First of all, the colors are boring.  The chewy candy gets stuck in my teeth.  The sugar gives me a headache.


3.  Third, write about the second reason.  Mention the ingredients and nutrition.

The honey and cocoa are a perfect mix.  The candy is a great sugar rush to get you through those end of the semester fall finals.


Candy corn are made of pure sugar and corn syrup.  Some even contain hydrogenated oils which are terrible for your brain.  Worst of all, they give you a sugar crash after, leaving you slipping and falling in your seat.  Before you know it you’re fast asleep with drool dripping down your lip. EMBARRASSING!


Candy corn in a pumpkin shaped bowl

4.  Fourth, write about the third reason.  Focus on its uses.

Candy corn has endless uses during the fall.  They can fill a candy jar or the top of cupcakes.  You can put them in with peanuts and popcorn to make a great after school snack.


Candy corn are completely useless.  Who wants more sugar on top of sugary frosted cake or cupcake?  Gag!  Plus, what holiday designs are really worth the cost and terrible health effects of these sugar triangles?!

5.  Lastly, write a conclusion that restates your opinion.  Use different words from the introduction.

Candy corn is the perfect Halloween sweet.  If you don’t think you like candy corn, give them one more chance!  At least, try them with a healthy mix of peanuts and popcorn.  If you absolutely refuse, just give them to me!


Candy corn is horrible.  If you think you like candy corn, take a long moment to reconsider.  Is it really worth sacrificing your health and cheerful mind for these drab candies?  I don’t think so.

Print the Lesson

Here’s the full lesson for you to print out and use.


Easy art accents are highly motivating to writers and reward them for the work!  In addition, they add color and charm to each child’s story.  Take it a step further, add FOOD to a writing prompt and all of a sudden, kids are ready to write!  Bringing in candy corns for the students to try was a big hit and also a big part of this writing lesson.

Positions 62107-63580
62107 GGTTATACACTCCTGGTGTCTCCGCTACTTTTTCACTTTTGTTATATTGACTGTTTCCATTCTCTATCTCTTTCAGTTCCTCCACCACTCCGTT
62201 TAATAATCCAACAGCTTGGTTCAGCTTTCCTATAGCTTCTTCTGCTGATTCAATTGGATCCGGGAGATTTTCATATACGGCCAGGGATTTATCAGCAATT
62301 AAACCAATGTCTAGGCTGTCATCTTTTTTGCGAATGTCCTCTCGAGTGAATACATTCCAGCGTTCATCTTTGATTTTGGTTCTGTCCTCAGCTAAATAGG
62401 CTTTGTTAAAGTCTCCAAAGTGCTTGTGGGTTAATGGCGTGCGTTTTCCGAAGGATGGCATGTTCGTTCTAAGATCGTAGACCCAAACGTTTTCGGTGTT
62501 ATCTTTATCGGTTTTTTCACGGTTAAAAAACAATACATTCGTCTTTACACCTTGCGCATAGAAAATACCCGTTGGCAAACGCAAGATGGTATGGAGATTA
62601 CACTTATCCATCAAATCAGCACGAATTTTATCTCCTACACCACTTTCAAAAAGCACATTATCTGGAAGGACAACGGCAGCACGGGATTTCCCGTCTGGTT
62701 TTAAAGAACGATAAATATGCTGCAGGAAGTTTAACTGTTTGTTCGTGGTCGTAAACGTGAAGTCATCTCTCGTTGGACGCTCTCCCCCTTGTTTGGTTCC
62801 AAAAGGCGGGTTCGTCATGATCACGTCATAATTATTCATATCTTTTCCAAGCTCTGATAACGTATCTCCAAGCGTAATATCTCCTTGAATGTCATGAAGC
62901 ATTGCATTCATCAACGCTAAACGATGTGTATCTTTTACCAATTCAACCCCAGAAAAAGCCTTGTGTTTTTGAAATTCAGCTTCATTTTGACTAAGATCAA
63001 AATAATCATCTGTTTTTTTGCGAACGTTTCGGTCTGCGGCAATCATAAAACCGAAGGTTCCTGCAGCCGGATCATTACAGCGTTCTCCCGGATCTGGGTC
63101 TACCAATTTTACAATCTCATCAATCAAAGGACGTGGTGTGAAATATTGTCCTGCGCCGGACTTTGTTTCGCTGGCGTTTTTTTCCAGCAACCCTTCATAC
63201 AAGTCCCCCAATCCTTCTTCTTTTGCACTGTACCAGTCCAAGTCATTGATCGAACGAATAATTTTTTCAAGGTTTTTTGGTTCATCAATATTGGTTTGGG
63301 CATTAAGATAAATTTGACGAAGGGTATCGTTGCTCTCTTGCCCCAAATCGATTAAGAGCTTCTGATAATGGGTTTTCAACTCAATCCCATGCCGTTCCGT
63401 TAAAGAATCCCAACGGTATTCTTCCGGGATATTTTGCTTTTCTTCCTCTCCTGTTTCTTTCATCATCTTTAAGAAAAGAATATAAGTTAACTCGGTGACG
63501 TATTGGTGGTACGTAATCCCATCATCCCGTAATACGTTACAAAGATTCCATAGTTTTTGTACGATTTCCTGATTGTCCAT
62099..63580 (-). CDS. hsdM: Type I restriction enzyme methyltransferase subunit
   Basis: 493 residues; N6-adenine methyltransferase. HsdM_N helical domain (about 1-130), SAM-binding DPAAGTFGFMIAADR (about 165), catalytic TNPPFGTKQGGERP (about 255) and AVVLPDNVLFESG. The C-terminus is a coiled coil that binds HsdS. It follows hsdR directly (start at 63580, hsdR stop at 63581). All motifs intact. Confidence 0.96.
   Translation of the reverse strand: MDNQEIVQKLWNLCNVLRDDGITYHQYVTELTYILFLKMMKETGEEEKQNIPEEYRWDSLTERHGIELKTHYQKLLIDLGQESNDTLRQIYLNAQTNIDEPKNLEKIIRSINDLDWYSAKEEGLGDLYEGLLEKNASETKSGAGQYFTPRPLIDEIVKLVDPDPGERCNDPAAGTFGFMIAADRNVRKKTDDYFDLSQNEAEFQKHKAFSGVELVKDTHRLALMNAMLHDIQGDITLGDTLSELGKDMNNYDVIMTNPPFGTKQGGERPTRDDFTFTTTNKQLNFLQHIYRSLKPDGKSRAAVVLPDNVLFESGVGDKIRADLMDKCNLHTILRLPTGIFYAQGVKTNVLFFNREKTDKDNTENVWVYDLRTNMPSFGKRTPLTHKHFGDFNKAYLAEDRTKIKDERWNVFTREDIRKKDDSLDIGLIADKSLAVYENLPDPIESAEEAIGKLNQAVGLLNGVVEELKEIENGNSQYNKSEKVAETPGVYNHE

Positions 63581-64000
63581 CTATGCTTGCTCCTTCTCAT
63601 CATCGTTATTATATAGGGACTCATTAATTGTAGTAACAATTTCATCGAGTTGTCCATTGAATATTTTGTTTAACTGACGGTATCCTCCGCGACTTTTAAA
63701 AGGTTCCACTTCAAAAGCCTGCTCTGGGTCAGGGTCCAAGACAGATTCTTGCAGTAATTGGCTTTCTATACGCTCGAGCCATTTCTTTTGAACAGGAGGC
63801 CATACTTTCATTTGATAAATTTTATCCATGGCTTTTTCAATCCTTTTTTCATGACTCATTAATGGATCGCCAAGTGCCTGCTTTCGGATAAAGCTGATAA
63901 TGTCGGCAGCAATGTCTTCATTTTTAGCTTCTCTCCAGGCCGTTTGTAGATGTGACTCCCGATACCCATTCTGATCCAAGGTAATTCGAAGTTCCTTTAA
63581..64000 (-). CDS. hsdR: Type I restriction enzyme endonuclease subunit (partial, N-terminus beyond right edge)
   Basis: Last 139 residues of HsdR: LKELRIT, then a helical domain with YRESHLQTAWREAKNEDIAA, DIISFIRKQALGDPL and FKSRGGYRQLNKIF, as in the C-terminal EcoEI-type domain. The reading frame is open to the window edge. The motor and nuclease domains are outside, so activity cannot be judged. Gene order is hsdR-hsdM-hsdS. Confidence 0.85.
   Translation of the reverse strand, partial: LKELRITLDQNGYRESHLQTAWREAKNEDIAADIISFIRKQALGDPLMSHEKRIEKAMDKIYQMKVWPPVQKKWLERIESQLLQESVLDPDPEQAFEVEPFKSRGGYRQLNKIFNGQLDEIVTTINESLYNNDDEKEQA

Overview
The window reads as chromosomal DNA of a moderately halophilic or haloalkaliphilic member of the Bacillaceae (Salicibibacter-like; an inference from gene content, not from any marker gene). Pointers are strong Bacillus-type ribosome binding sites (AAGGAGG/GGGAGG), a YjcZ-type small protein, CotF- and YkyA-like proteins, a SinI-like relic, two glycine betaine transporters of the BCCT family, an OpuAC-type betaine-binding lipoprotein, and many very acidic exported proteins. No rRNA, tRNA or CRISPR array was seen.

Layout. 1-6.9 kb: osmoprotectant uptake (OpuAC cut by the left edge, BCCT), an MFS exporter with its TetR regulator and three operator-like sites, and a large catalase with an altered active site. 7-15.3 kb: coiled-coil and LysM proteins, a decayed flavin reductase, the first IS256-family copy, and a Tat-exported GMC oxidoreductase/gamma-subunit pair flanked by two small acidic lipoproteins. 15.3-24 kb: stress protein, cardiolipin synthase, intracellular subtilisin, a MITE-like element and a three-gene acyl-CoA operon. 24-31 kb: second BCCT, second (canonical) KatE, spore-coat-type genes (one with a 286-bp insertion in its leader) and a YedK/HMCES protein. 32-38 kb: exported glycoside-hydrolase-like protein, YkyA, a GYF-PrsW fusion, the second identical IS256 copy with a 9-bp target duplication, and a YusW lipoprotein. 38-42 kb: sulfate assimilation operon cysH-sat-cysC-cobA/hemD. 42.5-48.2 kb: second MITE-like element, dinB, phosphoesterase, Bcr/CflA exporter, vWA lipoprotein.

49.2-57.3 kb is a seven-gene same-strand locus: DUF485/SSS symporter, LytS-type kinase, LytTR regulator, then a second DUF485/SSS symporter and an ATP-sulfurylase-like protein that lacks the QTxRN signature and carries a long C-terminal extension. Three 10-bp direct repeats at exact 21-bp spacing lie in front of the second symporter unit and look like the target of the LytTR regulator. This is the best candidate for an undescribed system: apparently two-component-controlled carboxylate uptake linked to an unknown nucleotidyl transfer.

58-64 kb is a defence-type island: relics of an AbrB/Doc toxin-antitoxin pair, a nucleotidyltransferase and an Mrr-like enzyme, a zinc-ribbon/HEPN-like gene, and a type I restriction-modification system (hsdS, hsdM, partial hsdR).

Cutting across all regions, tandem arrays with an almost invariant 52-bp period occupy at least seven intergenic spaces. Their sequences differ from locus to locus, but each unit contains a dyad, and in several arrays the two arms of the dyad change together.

In addition to eating candy corn, here are 3 art accent ideas to go along with their opinion about candy corn:


  1. Use candy corn stickers to fill the border.



2. Cut out tiny images of candy corn for the students to glue to the bottom of their writing piece.  Here’s a full page of them for you to print and cut out.



3. Glue the candy corn* itself to the border.  Because of the weight of the candy corn, it’s best to print the lined paper on cardstock for this idea.

A shout out special thanks to companies like Brach’s* and Jelly Belly* that create candy corn and help make writing fun for kids!

Candy Corn Science

For years, I’ve been following the master of slime and science at Little Bins for Little Hands.  Take the Candy Corn Lesson a step further and complete any one of these fall candy science activities.

Once students finished their writing, they worked on their candy corn art accent around the border.

Kindergartner-Candy Corn Opinion Writing
Kindergartner-Page 1


Kindergartner-Candy Corn Opinion Writing
Kindergartner-page 2


1st Grader-Candy Corn Opinion Writing
1st Grader


5th Grader-Candy Corn opinion writing
5th Grader page 1



Correct the Paragraph

Students correct a paragraph

Facts/Opinions-Writing Version

Students writing facts and opinions

Candy A-Z

Students writing the names of candy A to Z

Apples to Apples-Speaking Version

Game-Apples to Apples playing cards

Candy Corn Science

For years, I’ve been following the master of slime and science at Little Bins for Little Hands.  Take the Candy Corn Lesson a step further and complete any one of these fall candy science activities.

Candy Companies

A shout out special thanks to companies like Brach’s* and Jelly Belly* that create such a candy and help make writing fun for kids!